Seoul is now one easily one of y top ten favourite cities. It has so many coffee places we decided not only to not visit Starbucks at all, but never to go to the same chain twice. As a shopping destination Seoul is great, too. And we haven’t even visited the part of town where all electronics are sold! Gangnam (Oppa! Gangnam Style!) turns out to be a shopping mecca with all the well-known western brands and a lot of cute local stores. And scores of bars, restaurants, clubs… one big party.
Everything is great in Seoul, really. Did I mention that the city boasts over 120.000 restaurants according to Tripadvisor? Even when you overlook the many ‘coffee and beer’ and ‘dessert café’ places included in there, that’s more than any one person can visit in a lifetime. If there’s one point of criticism that I can think of, it’s that the old palaces that are being promoted as ‘must visit’, are kind of ugly. And boring. Their location is usually top-notch but the architecture is, well, boring. And not boring like in Japan, very serene, but boring as in failed China: not enough colour, shape, and especially: gold paint. On top of that, most palaces have been recently renovated and now look fake. Unbelievable that Disney can create very old looking haunted houses, but the modern country of Korea is incapable of restoring its national heritage in a credible fashion.
What they are very good at in Korea: barbecue! Korean barbecue is very good and lots of fun. The best part is the little chimney that hangs over your table. How many stone grill restaurants are there in the Netherlands and why hasn’t anybody ever thought of this?With your barbecue (as well as any other dish you order), you invariably receive a portion of kimchi. Kimchi consists of pickled vegetables with a variable amount of chillies, but it’s usually very spicy. We’re not really big fans of spicy food, but after a week in Korea we found out how you eat it. First of all, you order a bottle of soju to drink with it. Soju is a distilled drink that is usually, but not always, made from rice. It can have an alcohol percentage of between 16 and 45 percent. We found out that the commonest and cheapest variety has around 17,5 % alcohol. The nice thing about soju is that apart from a vaguely sweet and alcoholic taste it has very little flavour, which means it goes well with anything. Even kimchi! Secondly, kimchi is usually only served in small portions so you can also just leave it…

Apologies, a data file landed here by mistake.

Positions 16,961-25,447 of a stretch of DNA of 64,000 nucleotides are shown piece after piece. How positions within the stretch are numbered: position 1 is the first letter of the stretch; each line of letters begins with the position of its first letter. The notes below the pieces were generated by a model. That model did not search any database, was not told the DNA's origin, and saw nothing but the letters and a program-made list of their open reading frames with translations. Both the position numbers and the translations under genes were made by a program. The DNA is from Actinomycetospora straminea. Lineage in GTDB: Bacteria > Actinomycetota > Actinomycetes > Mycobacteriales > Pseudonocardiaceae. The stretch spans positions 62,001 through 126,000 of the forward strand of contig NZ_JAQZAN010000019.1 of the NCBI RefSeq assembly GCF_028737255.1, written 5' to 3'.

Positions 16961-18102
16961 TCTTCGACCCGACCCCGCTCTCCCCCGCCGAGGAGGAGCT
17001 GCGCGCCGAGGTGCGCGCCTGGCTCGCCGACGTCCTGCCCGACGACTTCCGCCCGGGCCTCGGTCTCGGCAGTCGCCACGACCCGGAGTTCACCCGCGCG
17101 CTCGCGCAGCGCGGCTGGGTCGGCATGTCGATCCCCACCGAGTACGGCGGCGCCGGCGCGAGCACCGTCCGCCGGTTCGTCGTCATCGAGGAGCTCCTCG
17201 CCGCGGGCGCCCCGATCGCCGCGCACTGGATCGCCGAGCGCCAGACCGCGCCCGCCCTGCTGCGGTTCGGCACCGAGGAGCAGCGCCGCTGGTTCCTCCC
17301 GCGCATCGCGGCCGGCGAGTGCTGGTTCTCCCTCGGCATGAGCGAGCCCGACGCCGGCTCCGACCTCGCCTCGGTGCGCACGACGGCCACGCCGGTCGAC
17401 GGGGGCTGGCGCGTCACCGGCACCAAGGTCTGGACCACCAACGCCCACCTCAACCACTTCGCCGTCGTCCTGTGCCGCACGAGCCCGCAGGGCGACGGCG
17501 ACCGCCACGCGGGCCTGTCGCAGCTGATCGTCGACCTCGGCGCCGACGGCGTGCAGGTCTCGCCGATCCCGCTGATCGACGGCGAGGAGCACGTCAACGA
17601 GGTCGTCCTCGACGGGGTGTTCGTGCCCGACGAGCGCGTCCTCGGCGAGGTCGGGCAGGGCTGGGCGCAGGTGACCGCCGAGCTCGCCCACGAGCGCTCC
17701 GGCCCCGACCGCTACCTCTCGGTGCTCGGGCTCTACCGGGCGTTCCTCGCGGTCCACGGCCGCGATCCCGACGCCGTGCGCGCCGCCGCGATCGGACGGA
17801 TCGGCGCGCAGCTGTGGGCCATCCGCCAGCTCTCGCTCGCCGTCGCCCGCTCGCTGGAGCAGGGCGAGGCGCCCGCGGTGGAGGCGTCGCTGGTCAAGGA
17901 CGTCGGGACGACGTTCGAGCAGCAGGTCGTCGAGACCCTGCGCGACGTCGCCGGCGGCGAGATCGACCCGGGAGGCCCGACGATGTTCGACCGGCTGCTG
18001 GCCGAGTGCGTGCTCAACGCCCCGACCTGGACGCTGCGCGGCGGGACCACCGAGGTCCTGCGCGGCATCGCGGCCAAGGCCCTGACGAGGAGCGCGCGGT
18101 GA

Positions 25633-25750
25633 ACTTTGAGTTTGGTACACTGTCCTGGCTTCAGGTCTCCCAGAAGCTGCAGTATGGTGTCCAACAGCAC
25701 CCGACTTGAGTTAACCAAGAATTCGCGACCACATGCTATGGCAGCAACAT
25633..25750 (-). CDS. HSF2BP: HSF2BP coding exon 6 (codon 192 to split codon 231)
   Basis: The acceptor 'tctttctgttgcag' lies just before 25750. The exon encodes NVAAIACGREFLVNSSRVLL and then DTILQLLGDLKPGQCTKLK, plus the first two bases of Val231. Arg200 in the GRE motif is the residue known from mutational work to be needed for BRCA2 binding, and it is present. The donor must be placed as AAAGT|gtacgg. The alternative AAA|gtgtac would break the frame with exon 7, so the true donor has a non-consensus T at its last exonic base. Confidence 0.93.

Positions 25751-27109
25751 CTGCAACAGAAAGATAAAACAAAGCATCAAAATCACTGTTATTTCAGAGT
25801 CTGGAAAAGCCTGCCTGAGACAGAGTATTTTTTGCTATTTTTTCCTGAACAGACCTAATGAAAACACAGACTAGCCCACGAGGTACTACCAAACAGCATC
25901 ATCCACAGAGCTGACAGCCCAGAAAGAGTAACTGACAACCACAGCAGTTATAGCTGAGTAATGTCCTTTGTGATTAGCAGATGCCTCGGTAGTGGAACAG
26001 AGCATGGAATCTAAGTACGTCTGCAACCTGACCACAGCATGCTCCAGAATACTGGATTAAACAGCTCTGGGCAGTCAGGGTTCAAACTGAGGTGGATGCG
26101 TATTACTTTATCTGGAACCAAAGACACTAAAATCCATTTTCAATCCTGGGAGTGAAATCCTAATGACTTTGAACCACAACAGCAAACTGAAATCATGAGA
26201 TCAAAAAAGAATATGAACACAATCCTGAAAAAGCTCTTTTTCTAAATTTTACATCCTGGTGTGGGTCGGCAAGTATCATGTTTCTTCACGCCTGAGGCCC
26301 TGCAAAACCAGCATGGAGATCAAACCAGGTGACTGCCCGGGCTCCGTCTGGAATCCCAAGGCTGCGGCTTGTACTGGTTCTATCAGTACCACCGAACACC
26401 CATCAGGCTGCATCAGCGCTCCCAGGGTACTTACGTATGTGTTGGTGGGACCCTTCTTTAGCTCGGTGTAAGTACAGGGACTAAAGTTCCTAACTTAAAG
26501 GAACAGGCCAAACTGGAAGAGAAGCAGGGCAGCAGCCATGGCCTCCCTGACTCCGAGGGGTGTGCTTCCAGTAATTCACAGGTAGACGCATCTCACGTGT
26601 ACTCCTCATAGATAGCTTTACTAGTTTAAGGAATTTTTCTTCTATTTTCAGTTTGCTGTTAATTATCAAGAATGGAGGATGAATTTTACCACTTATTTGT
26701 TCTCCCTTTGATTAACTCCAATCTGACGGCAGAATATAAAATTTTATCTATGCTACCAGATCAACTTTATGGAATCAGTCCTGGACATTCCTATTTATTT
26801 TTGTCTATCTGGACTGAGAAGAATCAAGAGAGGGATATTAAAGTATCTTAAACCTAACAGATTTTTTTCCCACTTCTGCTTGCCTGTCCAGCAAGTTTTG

So far, we think South-Korea is terrific, and the unexpected events are as always the best. We did not plan to go to the war museum, but when we were at the monument for the Korean war and the museum turned out to be right next to it and free, we decided to take a look. And it was very interesting, with great displays. So now we know how and why the Korean war started and I learned that it’s still going on… (officially, there’s only a cease-fire since 1953).Similarly, earlier this week we wanted to visit a kimbap (sushi) restaurant we found on Tripadvisor, but it turned out to be closed. It was very close to a ‘black pork’ restaurant that we ended up entering as a second choice. And it was brilliant! No English menu or English spoken, but the owner was very friendly and showed us how to barbecue the black pork meat, and eat the eight or so side dishes. Hint: the kimchi, onion, garlic and bean sprouts are all thrown on the grill and you wrap them with a piece of meat in a lettuce leaf that you eat with your hands. The local soju went along great with it.
The black pigs apparently are a local specialty of Jeju, an island in the south of South-Korea where we are now. It is a volcanic island and that’s visible everywhere. Black lava rocks on the coast, huge lumps of lava in various places (see photo) and a very long lava tunnel that we visited immediately, of course. So far, South Korea is a terrific destination. Fortunately, we have 2 more weeks to go!